A framework for understanding and restoring trust in universal banks

Authored by: Robert F. Hurley , Xue Gong , Adeela Waqar

The Routledge Companion to Financial Services Marketing

Print publication date:  December  2014
Online publication date:  December  2014

Print ISBN: 9780415829144
eBook ISBN: 9780203517390
Adobe ISBN: 9781134095551

10.4324/9780203517390.ch30

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Abstract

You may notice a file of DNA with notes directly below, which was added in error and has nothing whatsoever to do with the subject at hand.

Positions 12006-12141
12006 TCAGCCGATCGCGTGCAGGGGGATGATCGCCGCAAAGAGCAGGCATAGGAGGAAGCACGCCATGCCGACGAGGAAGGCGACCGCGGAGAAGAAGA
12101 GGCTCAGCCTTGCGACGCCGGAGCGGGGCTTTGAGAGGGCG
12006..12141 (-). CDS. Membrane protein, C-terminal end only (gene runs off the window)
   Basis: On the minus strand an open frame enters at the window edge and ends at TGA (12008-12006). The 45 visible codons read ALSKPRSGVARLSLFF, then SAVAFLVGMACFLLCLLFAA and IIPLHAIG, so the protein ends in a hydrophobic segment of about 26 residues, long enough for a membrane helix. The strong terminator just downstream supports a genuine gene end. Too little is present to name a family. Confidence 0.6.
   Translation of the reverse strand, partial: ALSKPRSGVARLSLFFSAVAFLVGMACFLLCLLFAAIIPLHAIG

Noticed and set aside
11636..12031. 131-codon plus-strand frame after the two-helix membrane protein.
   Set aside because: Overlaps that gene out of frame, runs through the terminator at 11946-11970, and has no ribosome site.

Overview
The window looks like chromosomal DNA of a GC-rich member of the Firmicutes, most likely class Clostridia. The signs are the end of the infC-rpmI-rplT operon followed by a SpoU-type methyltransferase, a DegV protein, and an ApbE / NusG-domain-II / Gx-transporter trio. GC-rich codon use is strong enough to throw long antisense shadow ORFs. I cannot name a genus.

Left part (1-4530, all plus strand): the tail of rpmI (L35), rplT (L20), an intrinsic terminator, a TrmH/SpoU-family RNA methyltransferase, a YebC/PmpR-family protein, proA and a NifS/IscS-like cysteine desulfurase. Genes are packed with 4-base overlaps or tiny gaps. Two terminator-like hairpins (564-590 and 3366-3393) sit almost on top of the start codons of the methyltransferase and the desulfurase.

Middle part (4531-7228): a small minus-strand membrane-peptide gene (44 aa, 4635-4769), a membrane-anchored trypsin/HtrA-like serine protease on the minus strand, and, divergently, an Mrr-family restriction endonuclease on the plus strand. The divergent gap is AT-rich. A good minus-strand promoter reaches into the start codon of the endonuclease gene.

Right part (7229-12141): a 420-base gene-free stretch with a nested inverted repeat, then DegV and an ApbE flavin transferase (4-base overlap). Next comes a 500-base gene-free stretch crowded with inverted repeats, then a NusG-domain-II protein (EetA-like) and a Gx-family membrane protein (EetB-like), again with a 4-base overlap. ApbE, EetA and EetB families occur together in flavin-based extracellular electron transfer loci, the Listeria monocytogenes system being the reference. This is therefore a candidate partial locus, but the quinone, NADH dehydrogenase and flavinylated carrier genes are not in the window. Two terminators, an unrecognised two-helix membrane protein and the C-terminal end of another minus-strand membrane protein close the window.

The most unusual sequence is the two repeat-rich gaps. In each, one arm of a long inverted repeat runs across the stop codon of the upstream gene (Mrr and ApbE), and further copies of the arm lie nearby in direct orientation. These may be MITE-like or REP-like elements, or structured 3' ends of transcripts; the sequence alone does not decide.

Those of us living in market economies are well removed from the time of our ancestors when each household was its own self-contained economic unit taking on the simultaneous roles of producer and consumer. Today, in many parts of the world, specialization and markets for converting goods into currency are so developed that a 14-year-old can sell goods using eBay to people he has never met. But we forget that none of this economic progress would have been possible without the social, structural, institutional and cognitive preconditions that enable market exchange, namely trust. Without the willingness of parties to rely on one another to fulfill obligations, markets break down and exchange grinds to a halt (as we saw during the height of the global financial crisis in 2008 when money stopped moving among banks). Experts and industry leaders agree on the integral role of trust in market exchange. Lloyd Blankfein, CEO of Goldman Sachs, testifying on April 27, 2010 at the US Senate Permanent Subcommittee on Investigations, described the effect on exchange when trust is lost at the firm level: “If our clients believe that we don’t deserve their trust, we cannot survive.” (Harper 2010). Joseph Stiglitz, the Nobel Prize-winning economist, suggested that trust was not only needed at the firm level but also at the industry or system level when he wrote: “Financial markets hinge on trust, and that trust has eroded.” (Stiglitz 2008)

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